Rogers Media brings FX to Canada
Rogers Media has announced it is launching a Canadian-ized version of U.S. premium cable channel FX Networks.
The FX Canada channel’s launch is slated for Nov. 1 as a digital service, with a programming lineup to include FX library and original series like Damages, Sons of Anarchy, The Shield, Louie, Archer and Wilfrid.
The FX Canada prime time draw is also to include the upcoming American Horror Story, from the producers of Nip/Tuck and Glee.
The agreement between Rogers Media and FX Networks calls for original FX programs produced by FX Productions and Twentieth Century Fox Television series on FX to air on FX Canada.
And existing FX series like The League and Justified now airing on Canadian pay TV service SuperChannel will revert to FX Canada once their current TV contracts with the Canadian pay TV channel lapse.
Also, the FX Canada service – while featuring male-skewing Canadian drama and sports content from rival Rogers Media channels like Citytv, OLN and Rogers Sportsnet – will segue into original Canadian scripted shows.
“It’s something we’ve talked about,” Rogers Media president of broadcasting Scott Moore explained to MiC sister-publication Playback. “It was brought up by [FX president] John Landgraf, that he would consider it a success if we found one successful coproduction project.”
He added Rogers Media got its feet wet by producing the upcoming Canada’s Got Talent series, because the broadcaster could jump-start a reality series faster than a scripted drama.
At the same time, Fred Fuchs of indie producer Take 5 Productions has been brought on board at Rogers Media to help identify the next homegrown drama that FX Canada can get behind, and which potentially could also air FX Networks stateside.
“We’re not going to do a great drama until we can do it well,” Moore insisted.
Aside from programming, FX Canada helps Rogers Media on other fronts.
More than just becoming another Citytv station, FX Canada will provide a secondary channel that Rogers Media can shift surplus series onto, like Bell Media does with its CTV2 network and specialty channels and Shaw Media does with Showcase and its own niche channels.
“The acquisition of FX Canada gives us more landscape to put Canadian productions on,” Moore said.
And carriage deals for FX Canada that Rogers Media can secure with rival carriers can make the new channel a national offering.
For its part, FX Networks sees in FX Canada a branded digital channel that offers more assured and broad distribution for its original and library series in Canada.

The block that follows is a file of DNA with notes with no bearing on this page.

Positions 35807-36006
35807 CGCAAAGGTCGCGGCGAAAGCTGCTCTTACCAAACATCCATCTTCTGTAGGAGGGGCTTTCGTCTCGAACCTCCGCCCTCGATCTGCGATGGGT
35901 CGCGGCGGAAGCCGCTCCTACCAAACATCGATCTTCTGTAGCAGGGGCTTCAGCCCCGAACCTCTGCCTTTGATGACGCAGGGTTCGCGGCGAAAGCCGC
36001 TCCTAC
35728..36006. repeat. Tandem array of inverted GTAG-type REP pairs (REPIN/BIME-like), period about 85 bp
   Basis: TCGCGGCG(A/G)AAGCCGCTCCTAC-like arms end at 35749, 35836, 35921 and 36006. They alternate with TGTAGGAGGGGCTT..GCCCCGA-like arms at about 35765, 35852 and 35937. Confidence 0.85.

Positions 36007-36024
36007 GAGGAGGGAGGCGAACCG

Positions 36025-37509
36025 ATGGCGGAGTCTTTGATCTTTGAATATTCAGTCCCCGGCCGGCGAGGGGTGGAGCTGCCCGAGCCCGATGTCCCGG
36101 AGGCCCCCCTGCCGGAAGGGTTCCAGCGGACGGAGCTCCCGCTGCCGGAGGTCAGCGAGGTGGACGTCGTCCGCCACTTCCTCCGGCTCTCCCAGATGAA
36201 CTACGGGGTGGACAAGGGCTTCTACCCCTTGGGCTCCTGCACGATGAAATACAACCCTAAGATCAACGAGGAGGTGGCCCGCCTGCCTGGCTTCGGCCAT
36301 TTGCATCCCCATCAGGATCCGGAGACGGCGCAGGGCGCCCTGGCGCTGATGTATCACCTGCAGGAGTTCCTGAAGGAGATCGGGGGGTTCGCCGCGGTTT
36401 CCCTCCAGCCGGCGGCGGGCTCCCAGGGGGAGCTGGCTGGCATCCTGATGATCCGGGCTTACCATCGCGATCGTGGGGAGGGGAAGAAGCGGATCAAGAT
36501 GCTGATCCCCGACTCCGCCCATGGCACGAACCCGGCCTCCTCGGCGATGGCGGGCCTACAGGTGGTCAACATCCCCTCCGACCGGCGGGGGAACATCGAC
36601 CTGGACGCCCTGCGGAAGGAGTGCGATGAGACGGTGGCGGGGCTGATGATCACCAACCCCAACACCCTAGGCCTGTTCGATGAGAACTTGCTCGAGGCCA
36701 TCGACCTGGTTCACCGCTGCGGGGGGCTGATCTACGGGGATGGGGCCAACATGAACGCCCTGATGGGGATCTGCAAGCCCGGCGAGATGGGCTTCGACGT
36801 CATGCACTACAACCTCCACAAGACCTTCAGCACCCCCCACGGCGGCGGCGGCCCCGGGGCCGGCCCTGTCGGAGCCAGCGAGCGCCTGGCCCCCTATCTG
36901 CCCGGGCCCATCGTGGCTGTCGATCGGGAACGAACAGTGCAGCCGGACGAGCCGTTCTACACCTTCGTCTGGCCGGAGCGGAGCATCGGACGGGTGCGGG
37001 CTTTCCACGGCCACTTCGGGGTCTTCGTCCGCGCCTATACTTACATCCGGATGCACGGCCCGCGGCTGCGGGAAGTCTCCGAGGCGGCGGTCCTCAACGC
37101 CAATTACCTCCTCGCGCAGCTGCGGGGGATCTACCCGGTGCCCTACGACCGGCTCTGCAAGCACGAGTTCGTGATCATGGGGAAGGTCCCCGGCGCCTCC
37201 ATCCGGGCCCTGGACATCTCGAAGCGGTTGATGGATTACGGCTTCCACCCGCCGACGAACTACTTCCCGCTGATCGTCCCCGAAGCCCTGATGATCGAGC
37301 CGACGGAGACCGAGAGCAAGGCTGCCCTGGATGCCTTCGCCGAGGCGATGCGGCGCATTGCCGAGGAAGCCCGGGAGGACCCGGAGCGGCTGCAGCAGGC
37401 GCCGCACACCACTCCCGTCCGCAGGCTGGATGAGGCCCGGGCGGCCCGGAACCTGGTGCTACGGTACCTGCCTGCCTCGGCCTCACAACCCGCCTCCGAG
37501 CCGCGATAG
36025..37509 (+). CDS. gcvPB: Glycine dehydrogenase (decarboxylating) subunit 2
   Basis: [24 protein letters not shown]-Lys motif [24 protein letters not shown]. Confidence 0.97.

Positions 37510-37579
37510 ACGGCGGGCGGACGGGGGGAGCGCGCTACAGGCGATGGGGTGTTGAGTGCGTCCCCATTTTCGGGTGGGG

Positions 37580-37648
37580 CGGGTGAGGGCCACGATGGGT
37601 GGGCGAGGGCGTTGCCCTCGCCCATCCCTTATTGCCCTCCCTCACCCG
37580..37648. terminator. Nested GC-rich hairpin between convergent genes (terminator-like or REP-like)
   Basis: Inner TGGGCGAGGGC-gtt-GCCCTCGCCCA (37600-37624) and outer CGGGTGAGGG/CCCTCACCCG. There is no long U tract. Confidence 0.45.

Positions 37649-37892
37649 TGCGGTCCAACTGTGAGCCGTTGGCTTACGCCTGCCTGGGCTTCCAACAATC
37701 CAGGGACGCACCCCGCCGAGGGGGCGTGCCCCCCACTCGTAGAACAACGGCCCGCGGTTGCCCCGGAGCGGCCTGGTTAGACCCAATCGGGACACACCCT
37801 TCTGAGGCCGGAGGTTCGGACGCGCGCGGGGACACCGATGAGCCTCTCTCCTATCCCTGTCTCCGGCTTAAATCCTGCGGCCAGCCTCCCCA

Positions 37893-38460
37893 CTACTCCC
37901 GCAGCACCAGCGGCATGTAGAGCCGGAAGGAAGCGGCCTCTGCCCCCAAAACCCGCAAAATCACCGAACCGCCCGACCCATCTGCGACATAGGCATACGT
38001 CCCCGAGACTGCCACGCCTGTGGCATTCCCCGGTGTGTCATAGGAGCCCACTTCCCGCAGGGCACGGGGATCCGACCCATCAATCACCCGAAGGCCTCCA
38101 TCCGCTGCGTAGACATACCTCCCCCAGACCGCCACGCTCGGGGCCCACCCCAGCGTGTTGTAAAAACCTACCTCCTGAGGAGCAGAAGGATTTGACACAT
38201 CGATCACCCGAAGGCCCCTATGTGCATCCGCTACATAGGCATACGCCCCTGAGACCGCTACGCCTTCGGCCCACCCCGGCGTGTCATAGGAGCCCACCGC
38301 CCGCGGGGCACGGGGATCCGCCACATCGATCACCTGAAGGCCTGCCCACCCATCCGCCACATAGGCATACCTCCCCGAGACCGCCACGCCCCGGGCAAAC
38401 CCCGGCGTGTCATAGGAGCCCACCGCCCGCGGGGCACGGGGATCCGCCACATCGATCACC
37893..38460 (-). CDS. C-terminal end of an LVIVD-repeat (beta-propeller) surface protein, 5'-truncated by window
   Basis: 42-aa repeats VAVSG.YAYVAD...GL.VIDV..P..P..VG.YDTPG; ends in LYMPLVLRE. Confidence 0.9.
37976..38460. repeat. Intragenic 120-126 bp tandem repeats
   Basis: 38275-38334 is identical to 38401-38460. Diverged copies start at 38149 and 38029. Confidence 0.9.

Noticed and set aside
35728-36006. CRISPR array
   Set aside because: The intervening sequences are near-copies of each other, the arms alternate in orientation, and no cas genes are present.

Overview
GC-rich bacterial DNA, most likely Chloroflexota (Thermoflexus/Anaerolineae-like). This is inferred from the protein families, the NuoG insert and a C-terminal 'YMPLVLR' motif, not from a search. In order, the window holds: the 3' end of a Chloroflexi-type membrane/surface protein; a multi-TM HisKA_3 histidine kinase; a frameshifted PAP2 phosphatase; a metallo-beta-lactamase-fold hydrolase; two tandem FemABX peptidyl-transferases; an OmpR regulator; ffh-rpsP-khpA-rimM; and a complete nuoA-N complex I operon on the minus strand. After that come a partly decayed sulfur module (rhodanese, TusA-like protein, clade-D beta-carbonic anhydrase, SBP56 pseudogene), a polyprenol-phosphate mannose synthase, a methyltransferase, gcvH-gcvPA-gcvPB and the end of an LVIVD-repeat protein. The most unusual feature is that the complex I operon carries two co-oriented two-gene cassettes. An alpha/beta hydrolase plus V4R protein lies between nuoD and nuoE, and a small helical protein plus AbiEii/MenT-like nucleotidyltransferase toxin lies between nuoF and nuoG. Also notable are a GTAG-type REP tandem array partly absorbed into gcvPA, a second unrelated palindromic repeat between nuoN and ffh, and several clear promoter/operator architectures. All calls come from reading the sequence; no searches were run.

After all, until now, the airing of FX shows in Canada has been spotty.
“Canadian viewers and television journalists have been inquiring for years about the lack of full availability of FX’s great original series in Canada,” Eric Schrier, EVP of FX Productions and head of series development, observed in a statement.
“… We felt the next step was to establish a dedicated home for our shows and for the FX brand in Canada,” he added.
Helena Shelton, EVP trading and accountability at PHD Media tells MiC the deal adds some necessary beef to Rogers Media’s digital and specialty offerings, as well as strengthening its male skew.
“Programs like Sons of Anarchy and American Horror are well produced and written and will garner a good male audience,” she says. “This move shows they understand what areas of their broadcast offerings need to be improved and that they are prepared to act. Rogers has done a great job in improving their conventional schedule and now needs to be seen as a real competitor in the specialty/digital arena where their competitors CTV and Shaw have been focused and strong.”
Peter Mears, president at UM Canada agrees that the move to bring FX to Canada suggests Rogers Media is thinking about the future.
“FX skews towards young males, which allows Rogers access to another niche in the Canadian market,” he says. “The launch of FX Canada will capture an elusive, hard to reach demo and with cross promotion amongst their channels the potential for share growth is solid.”
The launch of FX Canada is the latest in a series of moves to reach a broader male audience from Rogers Media, which recently purchased soccer and rugby channel Setanta, with plans to rebrand it as Sportsnet World this fall.
With files from Val Maloney.